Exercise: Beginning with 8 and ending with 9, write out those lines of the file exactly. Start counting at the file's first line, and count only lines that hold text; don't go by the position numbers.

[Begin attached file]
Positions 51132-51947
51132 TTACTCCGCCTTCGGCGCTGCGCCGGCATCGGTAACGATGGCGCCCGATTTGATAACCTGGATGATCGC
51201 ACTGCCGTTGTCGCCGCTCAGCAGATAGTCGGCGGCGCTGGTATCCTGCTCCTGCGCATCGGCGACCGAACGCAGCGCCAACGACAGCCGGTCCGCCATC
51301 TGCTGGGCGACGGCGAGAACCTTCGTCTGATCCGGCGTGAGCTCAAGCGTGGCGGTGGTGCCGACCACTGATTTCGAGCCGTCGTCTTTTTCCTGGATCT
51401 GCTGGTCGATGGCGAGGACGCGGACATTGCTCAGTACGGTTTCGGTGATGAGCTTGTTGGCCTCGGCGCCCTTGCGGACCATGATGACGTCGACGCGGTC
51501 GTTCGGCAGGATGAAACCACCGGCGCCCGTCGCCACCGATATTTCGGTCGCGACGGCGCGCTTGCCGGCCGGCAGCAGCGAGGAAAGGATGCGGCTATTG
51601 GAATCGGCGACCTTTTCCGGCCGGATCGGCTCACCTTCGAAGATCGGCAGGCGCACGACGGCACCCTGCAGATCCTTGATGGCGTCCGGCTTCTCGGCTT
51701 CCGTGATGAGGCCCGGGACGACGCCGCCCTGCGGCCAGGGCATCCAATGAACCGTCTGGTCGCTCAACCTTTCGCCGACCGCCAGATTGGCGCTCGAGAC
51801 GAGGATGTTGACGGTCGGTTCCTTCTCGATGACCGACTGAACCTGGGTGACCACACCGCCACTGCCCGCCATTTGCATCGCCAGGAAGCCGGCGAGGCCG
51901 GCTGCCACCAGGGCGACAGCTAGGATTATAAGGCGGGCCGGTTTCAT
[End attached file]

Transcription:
51701 CCGTGATGAGGCCCGGGACGACGCCGCCCTGCGGCCAGGGCATCCAATGAACCGTCTGGTCGCTCAACCTTTCGCCGACCGCCAGATTGGCGCTCGAGAC
51801 GAGGATGTTGACGGTCGGTTCCTTCTCGATGACCGACTGAACCTGGGTGACCACACCGCCACTGCCCGCCATTTGCATCGCCAGGAAGCCGGCGAGGCCG